Lyndon B. Johnson: Causes on the Vietnam War

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Lyndon B. Johnson: Causes on the Vietnam War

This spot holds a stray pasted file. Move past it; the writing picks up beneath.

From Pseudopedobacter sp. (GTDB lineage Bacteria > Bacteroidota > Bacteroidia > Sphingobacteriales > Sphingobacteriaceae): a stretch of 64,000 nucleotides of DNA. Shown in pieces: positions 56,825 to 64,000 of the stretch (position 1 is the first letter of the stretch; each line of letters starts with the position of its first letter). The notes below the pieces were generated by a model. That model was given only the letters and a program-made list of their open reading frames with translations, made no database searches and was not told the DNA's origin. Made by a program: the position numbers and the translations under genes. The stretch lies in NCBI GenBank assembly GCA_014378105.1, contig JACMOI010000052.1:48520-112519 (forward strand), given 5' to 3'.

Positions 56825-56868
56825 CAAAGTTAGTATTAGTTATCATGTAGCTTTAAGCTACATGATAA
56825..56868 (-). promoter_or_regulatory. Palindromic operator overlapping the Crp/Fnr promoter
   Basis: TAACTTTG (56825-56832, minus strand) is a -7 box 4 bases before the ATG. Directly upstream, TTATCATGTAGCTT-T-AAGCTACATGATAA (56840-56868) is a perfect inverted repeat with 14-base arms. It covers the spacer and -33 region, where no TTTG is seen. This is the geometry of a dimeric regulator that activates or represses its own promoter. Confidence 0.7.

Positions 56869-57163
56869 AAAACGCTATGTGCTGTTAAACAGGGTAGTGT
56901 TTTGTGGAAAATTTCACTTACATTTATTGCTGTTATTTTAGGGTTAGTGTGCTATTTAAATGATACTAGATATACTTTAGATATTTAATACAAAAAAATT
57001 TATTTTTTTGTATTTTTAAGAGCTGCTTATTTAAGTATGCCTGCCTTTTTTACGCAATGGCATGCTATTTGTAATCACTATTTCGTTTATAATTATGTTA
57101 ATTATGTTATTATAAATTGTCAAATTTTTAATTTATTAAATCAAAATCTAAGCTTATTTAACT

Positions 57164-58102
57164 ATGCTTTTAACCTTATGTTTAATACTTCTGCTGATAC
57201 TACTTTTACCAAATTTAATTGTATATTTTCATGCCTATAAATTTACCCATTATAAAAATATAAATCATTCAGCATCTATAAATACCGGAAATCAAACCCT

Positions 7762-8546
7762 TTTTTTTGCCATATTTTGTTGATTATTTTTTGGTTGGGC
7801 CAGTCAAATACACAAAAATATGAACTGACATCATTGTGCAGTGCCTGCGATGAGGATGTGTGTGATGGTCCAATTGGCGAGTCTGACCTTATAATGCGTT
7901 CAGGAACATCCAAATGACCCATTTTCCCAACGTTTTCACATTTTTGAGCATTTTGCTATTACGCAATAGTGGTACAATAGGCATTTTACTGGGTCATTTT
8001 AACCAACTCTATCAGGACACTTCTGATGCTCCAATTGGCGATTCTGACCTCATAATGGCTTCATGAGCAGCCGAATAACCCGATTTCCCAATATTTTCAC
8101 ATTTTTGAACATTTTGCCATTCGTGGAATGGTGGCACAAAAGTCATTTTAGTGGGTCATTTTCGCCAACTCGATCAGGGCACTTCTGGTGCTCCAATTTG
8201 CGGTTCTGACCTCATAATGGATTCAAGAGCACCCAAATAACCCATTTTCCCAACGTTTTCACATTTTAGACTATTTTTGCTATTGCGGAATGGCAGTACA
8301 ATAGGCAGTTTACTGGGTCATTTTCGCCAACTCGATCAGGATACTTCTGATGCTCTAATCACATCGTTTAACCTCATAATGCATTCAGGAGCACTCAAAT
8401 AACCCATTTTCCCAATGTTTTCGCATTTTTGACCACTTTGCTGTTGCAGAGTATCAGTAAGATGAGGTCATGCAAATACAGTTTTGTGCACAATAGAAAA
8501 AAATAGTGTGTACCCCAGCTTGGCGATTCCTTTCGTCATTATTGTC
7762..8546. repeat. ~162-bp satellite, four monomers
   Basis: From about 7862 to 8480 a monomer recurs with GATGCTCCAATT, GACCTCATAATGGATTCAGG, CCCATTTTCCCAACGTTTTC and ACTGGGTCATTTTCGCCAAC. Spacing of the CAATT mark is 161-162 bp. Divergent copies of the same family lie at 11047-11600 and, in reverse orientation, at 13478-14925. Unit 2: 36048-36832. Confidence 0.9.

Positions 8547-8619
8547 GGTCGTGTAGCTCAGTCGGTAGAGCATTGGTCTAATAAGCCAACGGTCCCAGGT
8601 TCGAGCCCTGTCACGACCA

America has gone through high and lows as a country, but overall we overcome and grow and use our history to shape out future. When John F. Kennedy died, Lyndon B. Johnson took over as president and was at first liked and favored that he came back for a real term after the term he took over after JFK died. He then changed, and brought many Americans to fight in Vietnam and sacrifice their lives for a Vietnamese war, and was greatly looked down upon for this. Lyndon B. Johnson politically and socially with his Great Society and changed during his time as President of the United States of America. During the course of 1965, Lyndon Johnson set the stage for three years of legislation that completed the social transformation of the United States which begun thirty-three years earlier with Franklin Roosevelt’s New Deal. At the same time, he turned a North versus South and civil war in Vietnam into an American war that had gone on for seven years and ended in a failure for Americans. Some people argue that Johnson’s biggest mistake was not trying to win the war by making the war bigger. Many people also argued that the Great Society’s legislation produced mainly waste, as well as fraud and abuse. Others say that LBJ’s role in getting legislation passed was just reflecting his skill of Senate politics. Johnson escalated American involvement in the Vietnam War, from 16,000 American advisors or soldiers in 1963 to 550,000 combat troops in early 1968. As he changed the amount of combat troops, American casualties ascended greatly and the peace process started to go downward. The involvement stimulated a large angry antiwar movement based especially on university campuses in the U.S. and abroad. Summer riots broke out in most major cities after 1965, and crime rates soared, as his opponents raised demands for "law and order" policies. The Democratic Party split in multiple groups that would feud against each other, and after...
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